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Predicting User Activity on Twitter

Martin Jakubík

Martin Jakubík
bachelor study, supervised by Ing. Michal Kompan, PhD.

Abstract. The activity of users on the internet grows hand-in-hand with the need to personalize, adapt, perhaps just know and predict the user behavior.

I will try to predict the activity of Twitter users. I will use a dataset containing tweets – Twitter’s short messages containing the user’s name, timestamp, and a message.

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Executable documents on data analysis

Jakub Janeček
bachelor study, supervised by Jakub Ševcech

Abstract. Data analysis has really emerged on the surface in the last two decades. It is really important for students to get familiar with data analysis, as it is a quite useful field of study in modern era, when we are overflowing with data. In this work we will concentrate on basic knowlage of data anylisis, especially classification with ensemble learning. We will cover the theory of differences between ensemble learning methods, the comparasion of basic classifiers and ensembles. We will also shine some light on some more concrete parts of classification, like how to fight overfitting and what it is, feature engenering and evaluation.

This will also be covered by executable documents using jupyter notebooks.

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User short-term behaviour modelling

Ondrej Kaššák
doctoral study, supervised by Mária Bieliková

Abstract. Modelling of user behaviour on the web site represents relatively well-known topic. Existing approaches, however focus mostly on capturing user’s typical behaviour and preferences from a long-term perspective. Typical usage of such an information is a personalization of the web site or recommendation of interesting content.

In the moment, when we want be able to identify the user’s actions in the very close future as for example his next step within the site (next visited page or information if he remain in the site), it is needed to consider also information about user’s short-term behaviour. This means his current preferences, intent, context, actual trends etc. In the case of the short-term behaviour, there is however typically unable to identify this information as clearly as in the case of long-term preferences. The reason is that short-term behaviour is often very noisy and individual preferences are difficult to separate on the short-term scale. This problem is possible to ease by modeling the user on the various time terms, which enable to combine stability of long-term preferences with actuality and flexibility of short-term preferences.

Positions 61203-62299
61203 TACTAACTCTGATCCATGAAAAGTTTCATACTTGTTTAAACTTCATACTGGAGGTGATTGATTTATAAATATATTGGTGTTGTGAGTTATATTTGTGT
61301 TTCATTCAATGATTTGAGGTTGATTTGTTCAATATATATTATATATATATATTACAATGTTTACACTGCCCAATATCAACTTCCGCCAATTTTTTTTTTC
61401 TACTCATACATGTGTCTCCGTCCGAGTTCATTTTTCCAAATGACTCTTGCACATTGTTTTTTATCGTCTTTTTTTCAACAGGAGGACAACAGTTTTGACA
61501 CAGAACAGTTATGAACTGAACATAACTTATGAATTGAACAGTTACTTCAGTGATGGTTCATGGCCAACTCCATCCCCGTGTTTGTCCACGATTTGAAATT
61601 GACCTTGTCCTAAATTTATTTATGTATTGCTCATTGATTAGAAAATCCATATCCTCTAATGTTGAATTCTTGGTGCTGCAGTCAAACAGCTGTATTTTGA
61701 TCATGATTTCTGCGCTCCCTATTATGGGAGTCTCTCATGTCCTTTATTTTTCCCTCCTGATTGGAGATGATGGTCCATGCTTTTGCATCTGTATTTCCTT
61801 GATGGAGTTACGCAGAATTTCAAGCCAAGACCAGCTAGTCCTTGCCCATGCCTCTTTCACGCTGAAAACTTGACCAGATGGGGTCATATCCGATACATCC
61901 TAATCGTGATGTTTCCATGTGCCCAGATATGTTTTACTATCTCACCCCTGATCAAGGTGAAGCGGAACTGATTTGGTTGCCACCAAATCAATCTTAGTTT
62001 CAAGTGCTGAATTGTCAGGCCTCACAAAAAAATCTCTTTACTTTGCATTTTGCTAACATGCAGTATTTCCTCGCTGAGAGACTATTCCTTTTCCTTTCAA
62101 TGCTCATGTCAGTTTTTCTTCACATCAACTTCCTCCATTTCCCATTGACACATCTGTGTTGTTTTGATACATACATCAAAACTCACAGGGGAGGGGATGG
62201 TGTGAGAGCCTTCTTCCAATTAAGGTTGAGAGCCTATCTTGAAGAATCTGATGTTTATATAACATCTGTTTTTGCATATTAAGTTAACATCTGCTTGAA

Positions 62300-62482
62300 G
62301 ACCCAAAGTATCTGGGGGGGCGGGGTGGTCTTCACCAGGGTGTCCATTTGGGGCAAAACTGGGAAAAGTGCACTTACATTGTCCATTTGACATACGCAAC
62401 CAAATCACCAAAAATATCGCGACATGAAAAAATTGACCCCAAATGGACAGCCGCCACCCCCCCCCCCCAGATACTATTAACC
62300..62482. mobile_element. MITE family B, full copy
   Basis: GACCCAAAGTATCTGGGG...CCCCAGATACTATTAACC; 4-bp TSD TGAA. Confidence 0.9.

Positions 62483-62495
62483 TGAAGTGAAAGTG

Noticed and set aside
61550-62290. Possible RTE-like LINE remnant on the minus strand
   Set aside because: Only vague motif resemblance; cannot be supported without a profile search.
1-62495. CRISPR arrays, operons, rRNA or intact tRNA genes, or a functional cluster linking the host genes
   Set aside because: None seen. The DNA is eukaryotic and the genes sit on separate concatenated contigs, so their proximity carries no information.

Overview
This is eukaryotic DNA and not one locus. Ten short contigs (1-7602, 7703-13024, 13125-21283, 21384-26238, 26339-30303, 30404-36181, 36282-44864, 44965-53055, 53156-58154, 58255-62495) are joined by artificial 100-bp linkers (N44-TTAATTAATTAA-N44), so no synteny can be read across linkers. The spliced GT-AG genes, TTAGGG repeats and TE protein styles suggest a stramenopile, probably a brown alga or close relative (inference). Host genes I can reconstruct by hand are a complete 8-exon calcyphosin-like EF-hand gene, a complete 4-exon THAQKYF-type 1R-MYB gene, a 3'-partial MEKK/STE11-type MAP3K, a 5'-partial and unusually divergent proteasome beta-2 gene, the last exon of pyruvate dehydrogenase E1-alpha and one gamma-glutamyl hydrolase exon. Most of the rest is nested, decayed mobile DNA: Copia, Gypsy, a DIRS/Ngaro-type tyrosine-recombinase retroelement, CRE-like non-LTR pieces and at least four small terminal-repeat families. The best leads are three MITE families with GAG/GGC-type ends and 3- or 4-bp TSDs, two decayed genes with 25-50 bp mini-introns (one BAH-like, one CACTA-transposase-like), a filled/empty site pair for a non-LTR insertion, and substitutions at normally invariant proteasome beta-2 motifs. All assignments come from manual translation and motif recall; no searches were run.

User short-term behaviour modelling has nowadays great potential due to the allowing for example to predict user’s future steps within the web site. In the case, we know which page will user visit as next the most probably, or if we are able to predict that user will leave the site soon, we are able to proactively react – e.g., personalize the content for the user, maximize his user experience or maximize the web site provider aims.

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Ensuring Robustness against Changes in Web Sites during Data Extraction

Michal Kren
master study, supervised by Ivan Srba

Abstract. The amount of data on the web increases exponentially, so we need an efficient solution for extracting this data because manual approaches are no longer viable. There is an intensive research being made in the field of automatic data extraction from the web with purpose to eliminate, or at least decrease the human input. In this work, we are focusing on web wrappers, more specifically on their maintenance. The structure of a web site changes over time, and even the smallest changes can cause a wrapper to fail. Our goal is to analyze and improve existing solutions for automatic wrapper maintenance to ensure robustness against structural changes of the page over time.

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Modelling Music Structure using Artificial Neural Networks

Lukáš Marták
master study, supervised by Márius Šajgalík